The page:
His behaviour was improved the next day because I dosed him with antihistamines for the rash; then his behaviour worsened again. The teacher commented that difficult child 3 seemed to be ignoring him although he could hear OK, he responded to the school bell in the distance. So I chose to keep him home, concerned at the teacher's comments and concerned at difficult child 3's serious inability to stay on task (compared to normal). He did his schoolwork at home but I noticed he had a lot more difficulty at home, staying on task - he would normally work well at home. I was really concerned by the combination of my own observations and the things the teacher had reported in the Book and finally worked out - the antihistamines for the allergy were shortcircuiting his stims. If I hadn't realised this, or hadn't had the chance to see the teacher's notes, I would have sent him to school with disastrous consequences for difficult child 3, the teacher and who knows?
In the Book you also have to allow the teacher to vent without fear of you getting angry with them. If the teacher has had a really bad day with him, she needs to be able to say, "He was HORRIBLE today, I could have cheerfully wrung his neck and laughed through the entire process."
You could write back something like, "I'm sorry he was so difficult for you today. I hope today is much better." You could even say, "I talked to him about HIS day, he said he was feeling uncomfortable all day because the label in his shirt was itching him - sometimes it's such a tiny thing that can make all the difference. I am now unpicking the labels from all his shirts."
The big advantage of the Communication Book is its immediacy. Also, neither you nor the teacher need to write an epic - a single line can say all you need, on some days. And it also replaces the need for classroom step consultations. And think about it - if the teacher has had a trying day but held it together, the last thing she will want is to prolong her working day one minute longer. Having written in the book she can head home for that stiff drink.
I've also used the book to set up a classroom steps consult - "Can I have a quick word to you when I collect difficult child this afternoon? I have a few concerns I didn't want to put in writing, in case difficult child read it."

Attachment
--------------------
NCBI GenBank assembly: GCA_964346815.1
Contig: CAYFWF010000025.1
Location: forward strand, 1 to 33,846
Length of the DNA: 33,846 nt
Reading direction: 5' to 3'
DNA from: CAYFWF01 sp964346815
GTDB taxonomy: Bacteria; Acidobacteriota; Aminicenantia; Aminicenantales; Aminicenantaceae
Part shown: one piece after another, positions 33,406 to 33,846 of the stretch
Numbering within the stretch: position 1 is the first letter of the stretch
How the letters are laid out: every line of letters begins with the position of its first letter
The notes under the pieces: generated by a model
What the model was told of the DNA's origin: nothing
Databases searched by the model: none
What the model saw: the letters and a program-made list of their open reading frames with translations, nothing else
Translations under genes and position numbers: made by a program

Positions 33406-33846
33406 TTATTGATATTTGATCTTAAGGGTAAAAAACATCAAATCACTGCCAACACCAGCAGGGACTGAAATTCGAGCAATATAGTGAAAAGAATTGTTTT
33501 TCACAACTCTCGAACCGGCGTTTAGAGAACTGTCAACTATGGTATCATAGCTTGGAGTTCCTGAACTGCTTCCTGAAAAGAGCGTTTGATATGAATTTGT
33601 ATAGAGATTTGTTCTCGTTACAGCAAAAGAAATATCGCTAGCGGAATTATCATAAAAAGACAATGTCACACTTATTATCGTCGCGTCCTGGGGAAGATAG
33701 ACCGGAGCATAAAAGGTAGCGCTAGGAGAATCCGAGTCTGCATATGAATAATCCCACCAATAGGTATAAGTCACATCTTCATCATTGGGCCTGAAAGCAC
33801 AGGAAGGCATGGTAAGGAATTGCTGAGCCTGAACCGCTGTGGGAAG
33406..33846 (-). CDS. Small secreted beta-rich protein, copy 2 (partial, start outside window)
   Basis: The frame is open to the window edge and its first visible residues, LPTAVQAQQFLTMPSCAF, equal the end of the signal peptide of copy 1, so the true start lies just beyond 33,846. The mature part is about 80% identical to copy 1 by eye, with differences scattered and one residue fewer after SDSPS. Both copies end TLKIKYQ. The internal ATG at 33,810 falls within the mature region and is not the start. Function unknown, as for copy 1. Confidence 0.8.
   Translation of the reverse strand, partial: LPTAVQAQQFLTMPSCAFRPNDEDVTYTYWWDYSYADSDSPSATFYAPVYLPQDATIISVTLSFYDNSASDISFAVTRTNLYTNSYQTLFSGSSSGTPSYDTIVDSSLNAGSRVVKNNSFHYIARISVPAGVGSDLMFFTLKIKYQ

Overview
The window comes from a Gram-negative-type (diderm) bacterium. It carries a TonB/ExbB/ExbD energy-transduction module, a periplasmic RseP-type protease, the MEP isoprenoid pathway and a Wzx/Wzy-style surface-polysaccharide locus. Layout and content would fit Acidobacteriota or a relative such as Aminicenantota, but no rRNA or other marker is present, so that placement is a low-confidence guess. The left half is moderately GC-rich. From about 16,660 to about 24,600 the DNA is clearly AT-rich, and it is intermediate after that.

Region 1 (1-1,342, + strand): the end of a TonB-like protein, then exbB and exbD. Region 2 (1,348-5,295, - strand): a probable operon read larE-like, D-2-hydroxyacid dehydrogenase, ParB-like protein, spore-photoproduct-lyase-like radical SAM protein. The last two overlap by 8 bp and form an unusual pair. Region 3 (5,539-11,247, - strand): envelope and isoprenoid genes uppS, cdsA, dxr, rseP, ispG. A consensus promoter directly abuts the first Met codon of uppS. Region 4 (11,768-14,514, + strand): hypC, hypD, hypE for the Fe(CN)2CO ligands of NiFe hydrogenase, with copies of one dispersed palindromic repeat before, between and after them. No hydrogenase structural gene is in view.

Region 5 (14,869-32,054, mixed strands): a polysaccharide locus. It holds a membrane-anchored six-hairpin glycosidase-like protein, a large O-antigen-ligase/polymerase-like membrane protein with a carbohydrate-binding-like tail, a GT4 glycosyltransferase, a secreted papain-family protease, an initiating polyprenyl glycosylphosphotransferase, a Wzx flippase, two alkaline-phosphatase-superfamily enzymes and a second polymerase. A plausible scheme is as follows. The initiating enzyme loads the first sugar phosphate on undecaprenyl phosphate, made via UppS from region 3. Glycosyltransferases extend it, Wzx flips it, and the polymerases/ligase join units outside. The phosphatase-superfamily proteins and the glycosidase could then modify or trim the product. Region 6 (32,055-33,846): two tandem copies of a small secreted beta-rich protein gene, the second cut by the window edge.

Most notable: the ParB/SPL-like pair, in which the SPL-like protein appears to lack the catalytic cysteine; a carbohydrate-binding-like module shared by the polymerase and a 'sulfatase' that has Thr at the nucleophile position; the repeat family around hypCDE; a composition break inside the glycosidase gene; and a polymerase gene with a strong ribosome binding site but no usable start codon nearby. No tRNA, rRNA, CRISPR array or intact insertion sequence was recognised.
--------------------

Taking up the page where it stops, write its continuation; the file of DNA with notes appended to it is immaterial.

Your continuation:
The aim of the exercise is for you and the teacher to work as a team on your child. And as with teamwork, you often don't agree and have to find consensus, rather than accord. If the teacher insists things be done her way, t hen let her. She IS the boss during the day. But when her method is clearly failing, you can gently suggest, "can we now try it my way for, say, a week and see if there is any improvement?"
I do think you have made a good start so far. The school is not always going to get it right. As parents we know WE also make mistakes. But as long as we all LEARN from these mistakes and move forward in an atmosphere of cooperation and positivity, the child's welfare is in good hands.
It can be a nerve-wracking time for your first child, even for a easy child.
The meeting date has been set. I would also use the intervening time to do some homework on the regulations and make a Wish List on what you would like to see achieved for difficult child. Never forget that you are a vital part of his Learning Team.
Using these methods, I managed to stay on cooperative terms with a school that made a lot of mistakes and which routinely alienated parents, excluded therapists and refused to cooperate. I got the absolute best results that anyone could have got, by constantly making it clear we were working together and I expected cooperation (and would give it in return).
(I also kept the teacher supplied with adult humour within their taste requirements, on the grounds that they NEEDED humour as therapy, in exchange for the stress of teaching my child). I love my kids but I'm a realist.